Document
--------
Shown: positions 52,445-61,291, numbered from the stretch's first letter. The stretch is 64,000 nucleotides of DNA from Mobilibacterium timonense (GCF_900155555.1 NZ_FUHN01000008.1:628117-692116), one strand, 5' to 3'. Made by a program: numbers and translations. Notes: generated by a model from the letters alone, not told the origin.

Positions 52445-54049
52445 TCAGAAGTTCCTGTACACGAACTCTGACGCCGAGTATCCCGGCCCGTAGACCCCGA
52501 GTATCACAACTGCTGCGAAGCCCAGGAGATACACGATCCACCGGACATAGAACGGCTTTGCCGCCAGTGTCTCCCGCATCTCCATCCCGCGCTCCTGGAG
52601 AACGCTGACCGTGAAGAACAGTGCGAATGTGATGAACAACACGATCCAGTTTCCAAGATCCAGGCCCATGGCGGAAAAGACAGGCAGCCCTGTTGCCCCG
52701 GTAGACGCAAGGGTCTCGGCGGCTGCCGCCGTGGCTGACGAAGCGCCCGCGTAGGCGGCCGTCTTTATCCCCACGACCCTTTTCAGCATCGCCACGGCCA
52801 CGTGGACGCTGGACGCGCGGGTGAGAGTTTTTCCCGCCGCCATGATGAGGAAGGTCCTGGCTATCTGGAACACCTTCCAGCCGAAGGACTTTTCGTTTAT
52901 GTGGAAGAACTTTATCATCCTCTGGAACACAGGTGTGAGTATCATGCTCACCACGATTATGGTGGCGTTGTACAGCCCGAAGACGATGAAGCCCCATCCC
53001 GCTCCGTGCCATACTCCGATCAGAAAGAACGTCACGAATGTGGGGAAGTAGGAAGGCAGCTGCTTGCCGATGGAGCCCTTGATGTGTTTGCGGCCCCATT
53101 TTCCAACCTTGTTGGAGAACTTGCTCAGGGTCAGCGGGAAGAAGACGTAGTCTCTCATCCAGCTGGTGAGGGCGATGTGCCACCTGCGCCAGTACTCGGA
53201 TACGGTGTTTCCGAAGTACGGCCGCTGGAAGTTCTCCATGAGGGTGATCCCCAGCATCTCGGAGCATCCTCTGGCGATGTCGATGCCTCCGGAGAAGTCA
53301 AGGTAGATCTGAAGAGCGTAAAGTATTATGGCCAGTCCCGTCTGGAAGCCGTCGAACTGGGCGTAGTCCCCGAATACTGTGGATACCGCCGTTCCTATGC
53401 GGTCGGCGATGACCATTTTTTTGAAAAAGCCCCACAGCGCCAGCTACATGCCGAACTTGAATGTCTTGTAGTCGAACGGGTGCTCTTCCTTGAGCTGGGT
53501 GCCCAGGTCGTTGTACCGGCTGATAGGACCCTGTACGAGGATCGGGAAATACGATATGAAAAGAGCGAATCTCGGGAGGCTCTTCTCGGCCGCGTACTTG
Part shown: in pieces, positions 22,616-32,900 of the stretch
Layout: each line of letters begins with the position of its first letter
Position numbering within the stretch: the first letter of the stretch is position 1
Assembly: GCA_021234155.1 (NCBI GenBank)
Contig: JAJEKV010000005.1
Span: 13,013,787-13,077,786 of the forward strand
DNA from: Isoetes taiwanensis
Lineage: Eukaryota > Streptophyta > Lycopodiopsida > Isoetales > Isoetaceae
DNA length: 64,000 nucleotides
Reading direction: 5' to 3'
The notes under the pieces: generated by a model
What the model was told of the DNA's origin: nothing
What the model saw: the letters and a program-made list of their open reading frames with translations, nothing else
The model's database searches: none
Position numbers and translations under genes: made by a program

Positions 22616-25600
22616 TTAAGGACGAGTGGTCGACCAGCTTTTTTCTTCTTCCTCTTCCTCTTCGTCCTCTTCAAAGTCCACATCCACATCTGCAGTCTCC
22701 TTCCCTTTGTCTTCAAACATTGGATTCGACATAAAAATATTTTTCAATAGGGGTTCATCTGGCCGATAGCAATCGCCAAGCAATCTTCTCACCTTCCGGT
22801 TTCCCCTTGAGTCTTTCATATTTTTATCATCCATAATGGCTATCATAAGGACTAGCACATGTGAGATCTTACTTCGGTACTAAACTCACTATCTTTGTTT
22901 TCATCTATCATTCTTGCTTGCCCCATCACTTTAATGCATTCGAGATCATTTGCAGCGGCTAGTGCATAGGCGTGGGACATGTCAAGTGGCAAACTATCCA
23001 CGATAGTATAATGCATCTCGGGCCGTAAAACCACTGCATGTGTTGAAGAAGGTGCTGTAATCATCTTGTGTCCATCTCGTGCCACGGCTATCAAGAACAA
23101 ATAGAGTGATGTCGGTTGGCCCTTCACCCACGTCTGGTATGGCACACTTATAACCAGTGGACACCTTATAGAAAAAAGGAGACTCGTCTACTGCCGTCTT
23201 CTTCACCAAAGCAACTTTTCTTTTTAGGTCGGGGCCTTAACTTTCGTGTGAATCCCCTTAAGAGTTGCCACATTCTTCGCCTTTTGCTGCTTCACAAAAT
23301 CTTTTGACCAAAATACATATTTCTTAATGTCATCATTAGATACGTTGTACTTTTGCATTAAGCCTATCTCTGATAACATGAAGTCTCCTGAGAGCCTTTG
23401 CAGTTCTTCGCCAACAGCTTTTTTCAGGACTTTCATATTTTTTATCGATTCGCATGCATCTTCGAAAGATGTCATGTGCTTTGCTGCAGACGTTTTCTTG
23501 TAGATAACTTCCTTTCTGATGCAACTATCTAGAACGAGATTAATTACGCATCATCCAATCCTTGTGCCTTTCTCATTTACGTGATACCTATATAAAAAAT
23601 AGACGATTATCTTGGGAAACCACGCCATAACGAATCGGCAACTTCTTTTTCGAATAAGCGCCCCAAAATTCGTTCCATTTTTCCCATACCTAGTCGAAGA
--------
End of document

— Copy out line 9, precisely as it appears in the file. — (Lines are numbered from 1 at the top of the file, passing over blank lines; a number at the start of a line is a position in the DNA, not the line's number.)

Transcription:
53001 GCTCCGTGCCATACTCCGATCAGAAAGAACGTCACGAATGTGGGGAAGTAGGAAGGCAGCTGCTTGCCGATGGAGCCCTTGATGTGTTTGCGGCCCCATT